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Sex + Relationships

Here’s What Happened When I Started Dating Myself

At the start of the pandemic, I was a senior in college and newly single. I used the initial months of lockdown to focus on graduating, moving into my first apartment, and beginning my career as a new nurse. Because I was practicing social distancing and living alone, this meant that I was quarantining by myself. I never reached a point in which I struggled with my mental health or in which I neglected self-care, but even then, I began to realize that my life felt quite monotonous. Although I was spending all of my time by myself, I didn’t feel like myself at all. In losing so much of my everyday routine, I lost sight of who I was outside of it, too.

Being alone grew to be even more challenging once school ended. I had plenty of free time, but I was unsure as to how I wanted to spend it. I knew that the pandemic would eventually be over, but that my role as an undergraduate student was officially complete. With my previous clubs and classes gone, it was now up to me to decide how I wanted to spend my time. I felt rather small and insignificant as I was isolated from both the external world and the identity I once held in it.  [bf_image id="365t75xg39n3rqgxnrzhp5h"] Being in lockdown ended out being an excellent opportunity for me to learn more about both myself and what I want from life. In order to keep things exciting and to help me get to know myself better, I came up with the idea of taking myself on a date once a week.

You might be wondering what that even means.

At the start of each week, I sit down and schedule a special activity for myself. Some weeks, my date has been something small, like going for a walk to buy my favorite latte or spending an evening painting. In other weeks, it has been something more time-consuming or a larger financial investment. One week I tried a tai chi class. Another week, I got a facial. Because I’m still social distancing, most of the time I don’t even leave my apartment to take myself on these weekly dates. The important thing is that I go out of my way to treating myself and that I follow through with my commitments.

[bf_image id="t62gp94hvmsqtkjnfzf9gsh3"] As an extrovert, I get my energy from being around other people and in being in new environments. These weekly dates have helped me break the monotony of my daily routine and introduced me to new activities. This has been especially important during the pandemic as I’m not leaving the house or traveling as much as I’d prefer.

I've also grown to realize that throughout college, I relied heavily on external sources for measuring my own worthiness. In between boyfriends, I remained single for only a few months at a time and spent most of them talking to various potential suitors. Getting asked out on dates and receiving compliments from these men made me feel worthy of being loved. In reality, I've always been (and always will be) deserving of both being and feeling loved. Ultimately, it is my responsibility to make sure that I feel loved at all stages of life — regardless of my relationship status.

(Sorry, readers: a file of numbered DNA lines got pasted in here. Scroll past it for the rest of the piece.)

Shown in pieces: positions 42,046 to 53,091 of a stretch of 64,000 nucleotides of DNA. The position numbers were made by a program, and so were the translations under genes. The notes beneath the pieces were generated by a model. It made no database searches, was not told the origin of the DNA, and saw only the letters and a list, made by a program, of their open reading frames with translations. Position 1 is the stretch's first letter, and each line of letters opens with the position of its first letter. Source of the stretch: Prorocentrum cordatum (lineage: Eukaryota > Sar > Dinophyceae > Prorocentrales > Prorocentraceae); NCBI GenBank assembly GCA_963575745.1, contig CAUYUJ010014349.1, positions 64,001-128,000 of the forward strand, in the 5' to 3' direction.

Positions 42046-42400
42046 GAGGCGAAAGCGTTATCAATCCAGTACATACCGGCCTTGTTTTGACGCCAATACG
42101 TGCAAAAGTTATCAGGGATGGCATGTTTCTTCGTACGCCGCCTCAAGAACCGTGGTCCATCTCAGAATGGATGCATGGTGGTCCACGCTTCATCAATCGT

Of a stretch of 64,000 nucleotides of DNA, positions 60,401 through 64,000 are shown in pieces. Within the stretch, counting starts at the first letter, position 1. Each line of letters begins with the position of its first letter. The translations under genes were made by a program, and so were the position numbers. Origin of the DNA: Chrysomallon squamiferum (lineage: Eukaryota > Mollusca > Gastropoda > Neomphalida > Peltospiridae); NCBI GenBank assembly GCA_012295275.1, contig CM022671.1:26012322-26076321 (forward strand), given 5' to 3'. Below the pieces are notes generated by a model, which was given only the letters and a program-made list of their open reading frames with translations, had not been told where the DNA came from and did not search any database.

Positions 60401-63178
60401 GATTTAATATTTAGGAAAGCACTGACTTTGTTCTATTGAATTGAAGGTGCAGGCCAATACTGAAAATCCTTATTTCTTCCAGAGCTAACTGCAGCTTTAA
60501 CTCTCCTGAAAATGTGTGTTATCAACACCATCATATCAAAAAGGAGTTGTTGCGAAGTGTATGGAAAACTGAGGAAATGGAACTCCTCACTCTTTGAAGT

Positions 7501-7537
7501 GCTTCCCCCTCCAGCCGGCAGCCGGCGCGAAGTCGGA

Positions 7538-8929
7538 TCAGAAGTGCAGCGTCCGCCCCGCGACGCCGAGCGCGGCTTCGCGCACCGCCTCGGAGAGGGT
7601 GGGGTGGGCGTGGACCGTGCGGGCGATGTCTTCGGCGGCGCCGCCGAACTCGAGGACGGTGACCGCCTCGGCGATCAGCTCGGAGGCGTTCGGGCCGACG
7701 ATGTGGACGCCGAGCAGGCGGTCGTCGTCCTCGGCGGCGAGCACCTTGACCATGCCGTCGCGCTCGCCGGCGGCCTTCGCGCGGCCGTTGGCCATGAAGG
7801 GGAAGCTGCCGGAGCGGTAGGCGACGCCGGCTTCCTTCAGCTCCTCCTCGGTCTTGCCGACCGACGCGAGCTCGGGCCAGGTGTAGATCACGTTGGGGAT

Related: 7 Signs You’re Just Not Ready to Start Dating Again

Without even telling people in my life what I was doing, I found that once I started dating myself, people began telling me how much more attractive I was. I started posting more over social media. Over time, my social media accounts have become less about me sharing what I'm doing, and more about me expressing what I stand for in life. A lot of the time, what I post directly correlates with the activities I’ve done on my weekly dates or lessons I’ve learned from them.

[bf_image id="kw88hjhwwrpsnxpfqqpcp5s"] My weekly dates have given me permission to invest in the things that I value, regardless of the value society places on them. For example, a $60 massage is more meaningful to me than a pair of $60 boots. I’d rather buy an expensive organic smoothie than spend the night at a bar downtown. By investing my time, money, and energy into things that are meaningful to me, I’ve grown closer to people who share similar values and passions. Several men have recently approached saying they're interested in dating. Not because of my appearance, per se, but because they’re interested in the person I am. Being more authentic in what I communicate with the world has allowed me to live in fuller alignment with myself, and alignment brings attraction.

In the past month, I’ve stepped back into the world of dating. I continue to take myself on a date once a week as well. Spending this time with myself has become a non-negotiable that I don’t want to let go of. If anything, self dating has made me a better partner. Having a stronger sense of what I love and stand for in life has made me more resilient and authentic in the way I show up in the world. Self-love is always attractive — regardless of our relationship status.

emily green is a music lover, health & wellness advocate & people person. some of her passions include: values-based living, sex positivity, self-expression & identity formation. she believes everyone is an artist & that a little bit of social media can be a very good thing. you can catch her hiking, dancing, writing, with friends & taking pictures of random things on her phone.
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